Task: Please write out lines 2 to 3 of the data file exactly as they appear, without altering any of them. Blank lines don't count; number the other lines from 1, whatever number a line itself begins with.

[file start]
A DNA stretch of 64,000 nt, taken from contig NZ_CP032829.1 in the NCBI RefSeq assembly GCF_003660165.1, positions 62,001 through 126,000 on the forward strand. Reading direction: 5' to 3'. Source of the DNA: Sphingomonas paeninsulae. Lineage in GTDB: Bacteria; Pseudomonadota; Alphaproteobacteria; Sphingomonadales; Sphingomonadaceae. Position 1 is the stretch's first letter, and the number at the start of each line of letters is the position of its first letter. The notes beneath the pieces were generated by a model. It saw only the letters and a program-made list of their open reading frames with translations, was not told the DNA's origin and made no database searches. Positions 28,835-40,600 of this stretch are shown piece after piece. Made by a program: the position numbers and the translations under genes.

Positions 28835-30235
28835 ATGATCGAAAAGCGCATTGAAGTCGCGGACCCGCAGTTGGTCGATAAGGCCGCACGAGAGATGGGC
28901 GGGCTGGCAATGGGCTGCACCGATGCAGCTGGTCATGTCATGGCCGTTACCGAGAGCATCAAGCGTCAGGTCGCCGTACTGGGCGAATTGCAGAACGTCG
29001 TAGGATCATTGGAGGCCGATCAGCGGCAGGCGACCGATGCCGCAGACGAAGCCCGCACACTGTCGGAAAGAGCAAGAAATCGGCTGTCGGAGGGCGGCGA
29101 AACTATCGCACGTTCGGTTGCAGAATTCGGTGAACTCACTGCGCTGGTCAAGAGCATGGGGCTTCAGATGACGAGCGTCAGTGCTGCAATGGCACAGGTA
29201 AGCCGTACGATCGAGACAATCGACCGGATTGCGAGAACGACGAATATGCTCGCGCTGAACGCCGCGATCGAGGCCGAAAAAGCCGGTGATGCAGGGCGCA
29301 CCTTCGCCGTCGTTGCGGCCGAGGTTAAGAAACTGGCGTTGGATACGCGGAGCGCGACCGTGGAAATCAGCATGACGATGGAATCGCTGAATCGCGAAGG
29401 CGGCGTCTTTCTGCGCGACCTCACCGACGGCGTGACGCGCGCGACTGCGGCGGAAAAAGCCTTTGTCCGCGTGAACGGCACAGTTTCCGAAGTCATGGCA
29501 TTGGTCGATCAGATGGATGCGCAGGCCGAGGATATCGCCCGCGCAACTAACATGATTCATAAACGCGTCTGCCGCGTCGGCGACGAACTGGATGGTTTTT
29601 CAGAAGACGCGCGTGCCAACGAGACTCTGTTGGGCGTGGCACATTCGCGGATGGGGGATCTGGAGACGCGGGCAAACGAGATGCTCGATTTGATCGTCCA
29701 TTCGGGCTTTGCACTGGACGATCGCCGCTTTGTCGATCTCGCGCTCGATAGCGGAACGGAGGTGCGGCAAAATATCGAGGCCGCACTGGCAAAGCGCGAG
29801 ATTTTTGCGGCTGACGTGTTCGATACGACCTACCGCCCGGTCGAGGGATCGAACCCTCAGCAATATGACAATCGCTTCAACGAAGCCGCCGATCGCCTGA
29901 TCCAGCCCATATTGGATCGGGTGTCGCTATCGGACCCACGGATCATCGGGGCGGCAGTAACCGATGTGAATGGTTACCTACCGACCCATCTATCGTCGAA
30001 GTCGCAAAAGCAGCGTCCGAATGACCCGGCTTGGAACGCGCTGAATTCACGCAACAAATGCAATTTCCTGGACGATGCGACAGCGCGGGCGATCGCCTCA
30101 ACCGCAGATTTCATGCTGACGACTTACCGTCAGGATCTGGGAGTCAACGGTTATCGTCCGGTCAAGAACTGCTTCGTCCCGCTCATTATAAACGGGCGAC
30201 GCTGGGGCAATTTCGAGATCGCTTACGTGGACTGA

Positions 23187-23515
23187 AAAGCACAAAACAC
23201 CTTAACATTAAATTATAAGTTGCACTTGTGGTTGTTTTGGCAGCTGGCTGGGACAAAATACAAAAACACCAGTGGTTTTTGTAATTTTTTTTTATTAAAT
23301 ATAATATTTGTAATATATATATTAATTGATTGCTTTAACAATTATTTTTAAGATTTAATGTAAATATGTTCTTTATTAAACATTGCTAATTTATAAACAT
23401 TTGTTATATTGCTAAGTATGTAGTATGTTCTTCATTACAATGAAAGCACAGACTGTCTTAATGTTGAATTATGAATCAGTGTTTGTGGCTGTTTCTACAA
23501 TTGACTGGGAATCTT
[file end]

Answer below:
Positions 28835-30235
28835 ATGATCGAAAAGCGCATTGAAGTCGCGGACCCGCAGTTGGTCGATAAGGCCGCACGAGAGATGGGC